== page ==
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The Early Settlers

By 1825, a year after its founding, Ann Arbor could boast between thirty and forty families, two sawmills, and a gristmill. Miss Monroe opened the first primary school on the northwest corner of Main and Ann, across from John Allen’s vegetable garden, where the new courthouse would be built in 1833.

New Yorker Daniel Brown opened a store on Main Street. His brother Anson soon joined him and went on to develop land across the Huron River in an area he called Lower Town. Anson’s untimely death in 1832 ended his dream of moving the center of town to his development. Daniel joined four other speculators to form the Ann Arbor Land Company, which doubled the size of the town in 1836 just as Michigan was becoming a state. They persuaded the new Board of Regents to locate the University of Michigan on forty acres of land in the middle of their development on the east side of the original village. This ensured the success not only of their plan, but of the community as a whole.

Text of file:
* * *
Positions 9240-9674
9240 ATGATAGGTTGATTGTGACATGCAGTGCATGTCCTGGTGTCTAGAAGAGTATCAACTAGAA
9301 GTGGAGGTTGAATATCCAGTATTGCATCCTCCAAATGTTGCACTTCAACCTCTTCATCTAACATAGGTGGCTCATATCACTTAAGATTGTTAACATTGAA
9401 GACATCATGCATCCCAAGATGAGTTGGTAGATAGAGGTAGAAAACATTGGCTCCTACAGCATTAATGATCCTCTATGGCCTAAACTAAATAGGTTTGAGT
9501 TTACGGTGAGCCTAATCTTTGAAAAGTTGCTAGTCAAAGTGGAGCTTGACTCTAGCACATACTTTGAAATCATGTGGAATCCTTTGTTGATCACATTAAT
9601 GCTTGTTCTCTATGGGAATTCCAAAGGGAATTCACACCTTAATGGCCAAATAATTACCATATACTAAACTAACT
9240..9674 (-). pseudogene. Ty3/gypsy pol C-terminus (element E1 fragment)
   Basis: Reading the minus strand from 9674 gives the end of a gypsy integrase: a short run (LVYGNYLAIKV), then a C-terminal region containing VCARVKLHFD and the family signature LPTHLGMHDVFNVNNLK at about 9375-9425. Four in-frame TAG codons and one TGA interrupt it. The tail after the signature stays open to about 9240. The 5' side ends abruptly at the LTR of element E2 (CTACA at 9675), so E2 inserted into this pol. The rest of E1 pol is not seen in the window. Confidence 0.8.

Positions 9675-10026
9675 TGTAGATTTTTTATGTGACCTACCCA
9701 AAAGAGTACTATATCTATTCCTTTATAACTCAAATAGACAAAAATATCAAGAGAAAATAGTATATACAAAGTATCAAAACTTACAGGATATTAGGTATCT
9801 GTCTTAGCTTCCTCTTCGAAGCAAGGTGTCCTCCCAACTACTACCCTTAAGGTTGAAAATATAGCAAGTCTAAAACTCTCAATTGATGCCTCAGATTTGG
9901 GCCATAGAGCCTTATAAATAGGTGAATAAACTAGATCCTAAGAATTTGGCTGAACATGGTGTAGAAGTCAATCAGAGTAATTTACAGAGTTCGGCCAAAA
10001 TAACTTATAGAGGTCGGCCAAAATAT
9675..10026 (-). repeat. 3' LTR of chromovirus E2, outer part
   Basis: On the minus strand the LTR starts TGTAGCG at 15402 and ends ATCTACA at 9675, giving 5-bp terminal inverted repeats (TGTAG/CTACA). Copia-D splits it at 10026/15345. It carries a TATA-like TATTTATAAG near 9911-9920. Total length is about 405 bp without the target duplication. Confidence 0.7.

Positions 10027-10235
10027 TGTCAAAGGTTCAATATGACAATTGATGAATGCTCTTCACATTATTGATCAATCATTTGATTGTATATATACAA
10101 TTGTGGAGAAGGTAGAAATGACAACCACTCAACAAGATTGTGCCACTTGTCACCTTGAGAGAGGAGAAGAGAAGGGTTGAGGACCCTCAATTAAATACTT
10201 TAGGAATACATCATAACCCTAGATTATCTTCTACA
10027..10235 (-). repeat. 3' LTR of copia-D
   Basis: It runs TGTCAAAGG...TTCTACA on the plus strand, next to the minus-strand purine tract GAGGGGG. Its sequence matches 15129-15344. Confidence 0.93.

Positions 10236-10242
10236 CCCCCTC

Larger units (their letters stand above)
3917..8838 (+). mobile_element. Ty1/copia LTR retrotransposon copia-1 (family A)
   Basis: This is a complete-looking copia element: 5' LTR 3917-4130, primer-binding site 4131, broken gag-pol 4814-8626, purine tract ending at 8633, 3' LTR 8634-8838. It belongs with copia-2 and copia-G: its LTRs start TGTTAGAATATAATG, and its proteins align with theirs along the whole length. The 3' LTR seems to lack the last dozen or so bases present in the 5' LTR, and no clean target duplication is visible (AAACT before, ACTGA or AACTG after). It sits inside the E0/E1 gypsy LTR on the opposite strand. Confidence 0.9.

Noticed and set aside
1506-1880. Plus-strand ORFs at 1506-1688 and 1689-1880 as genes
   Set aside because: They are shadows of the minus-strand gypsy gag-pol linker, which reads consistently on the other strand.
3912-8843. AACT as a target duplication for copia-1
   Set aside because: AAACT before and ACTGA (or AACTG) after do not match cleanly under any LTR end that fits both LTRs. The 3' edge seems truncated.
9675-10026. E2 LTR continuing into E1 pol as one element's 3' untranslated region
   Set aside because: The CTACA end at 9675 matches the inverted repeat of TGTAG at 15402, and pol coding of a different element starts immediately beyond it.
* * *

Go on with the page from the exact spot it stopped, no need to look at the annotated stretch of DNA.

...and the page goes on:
Attorney “Honest Jim” Kingsley, who came to Ann Arbor in 1826, was the first member of the Washtenaw County Bar, a probate judge, and a member of both the territorial and later the state legislature, as well as Ann Arbor’s second mayor and a regent of the University.

Ezra Maynard settled his family on a farm in Pittsfield Township that is now part of Cobblestone Farm. His son William Maynard became a wealthy merchant, served several terms as mayor, and added most of the Old West Side to the city.

Caption: William S. Maynard's elegant estate at Main and William Streets.

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